Transparent is the new green

We understand that sometimes colored packaging is used to preserve a brand and its design identity, so consumers recall their favorite product when shopping. Think of green Sprite®, or red Tide® detergents.

Did you know that some of those products are changing their packaging colors? And most importantly, do you know why?

Coca-cola, for example, rolled out Sprite clear bottles (plastic and glass) in 2019 in Europe and is gradually changing it globally. The shift from its iconic green bottle means that more Sprite bottles can be collected, recycled and reused to make new ones. While colored plastic bottles can be recycled, a change from colored to transparent will significantly increase the value of the plastic in the after-use market. Meaning that the plastic can be repurposed or reused many times, creating a circular solution. Simple and smart, right?

Photo by Charlotte May on Pexels.com

Black or colored packaging have limited transformation possibilities. They need to be separated from the main colors such as natural and white. This is achievable, though it does mean that the bulk of the remaining materials are composed of various colors that create a new natural “self-colored grey” color once blended and extruded to granules. Herein the lower market value.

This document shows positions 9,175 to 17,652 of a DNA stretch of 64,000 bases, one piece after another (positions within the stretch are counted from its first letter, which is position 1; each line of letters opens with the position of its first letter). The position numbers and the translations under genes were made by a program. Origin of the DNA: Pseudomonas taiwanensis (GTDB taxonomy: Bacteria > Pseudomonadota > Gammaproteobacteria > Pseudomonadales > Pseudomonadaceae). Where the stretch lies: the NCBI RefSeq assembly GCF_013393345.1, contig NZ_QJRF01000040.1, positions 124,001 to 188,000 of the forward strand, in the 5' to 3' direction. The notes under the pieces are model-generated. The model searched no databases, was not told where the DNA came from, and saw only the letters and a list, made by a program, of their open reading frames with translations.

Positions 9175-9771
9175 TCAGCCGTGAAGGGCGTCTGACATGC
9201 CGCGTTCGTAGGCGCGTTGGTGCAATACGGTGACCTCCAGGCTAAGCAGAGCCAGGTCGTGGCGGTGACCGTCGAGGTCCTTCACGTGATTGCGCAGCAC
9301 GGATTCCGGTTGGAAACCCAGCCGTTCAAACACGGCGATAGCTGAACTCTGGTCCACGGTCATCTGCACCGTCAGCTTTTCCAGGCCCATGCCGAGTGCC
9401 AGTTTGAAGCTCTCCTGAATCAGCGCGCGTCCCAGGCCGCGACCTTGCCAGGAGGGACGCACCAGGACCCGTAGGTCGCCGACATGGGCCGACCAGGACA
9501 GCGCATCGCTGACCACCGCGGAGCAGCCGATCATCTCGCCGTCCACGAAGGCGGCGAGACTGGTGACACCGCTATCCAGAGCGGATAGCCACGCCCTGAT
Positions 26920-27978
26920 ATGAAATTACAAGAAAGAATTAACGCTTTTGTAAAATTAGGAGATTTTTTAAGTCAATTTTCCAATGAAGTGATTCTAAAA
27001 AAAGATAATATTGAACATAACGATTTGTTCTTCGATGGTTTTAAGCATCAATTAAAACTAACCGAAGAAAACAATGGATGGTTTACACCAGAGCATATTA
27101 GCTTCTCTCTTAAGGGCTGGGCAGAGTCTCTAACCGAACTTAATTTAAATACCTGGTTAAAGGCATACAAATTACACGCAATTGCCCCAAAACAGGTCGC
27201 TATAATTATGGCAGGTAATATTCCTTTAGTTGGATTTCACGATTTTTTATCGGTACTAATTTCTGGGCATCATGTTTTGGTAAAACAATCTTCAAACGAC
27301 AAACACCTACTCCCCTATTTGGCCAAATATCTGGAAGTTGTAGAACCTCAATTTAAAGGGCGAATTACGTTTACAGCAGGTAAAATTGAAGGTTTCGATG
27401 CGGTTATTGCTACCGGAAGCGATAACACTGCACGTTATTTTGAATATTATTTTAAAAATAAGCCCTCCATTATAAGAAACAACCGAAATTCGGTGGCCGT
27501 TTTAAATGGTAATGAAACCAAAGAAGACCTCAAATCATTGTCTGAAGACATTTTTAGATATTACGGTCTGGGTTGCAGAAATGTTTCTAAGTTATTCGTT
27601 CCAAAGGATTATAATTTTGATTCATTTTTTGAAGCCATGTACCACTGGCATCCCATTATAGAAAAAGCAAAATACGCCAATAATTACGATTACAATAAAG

The Sprite example is just one on how brand-owners need to take additional transformational steps when it comes to their packaging design. The same applies to other colors and other resins, that face the same recycling constraints, such as colored high-density polyethylene (HDPE) – your milk jug – and polypropylene (PP)  – your detergent jug.

Is it hard for consumers to evolve with a brand towards sustainability? Not at all!

Now think of your black takeout container? Depressing, right?

Next time, chose transparent packaging or NO packaging!

3 thoughts on “Transparent is the new green

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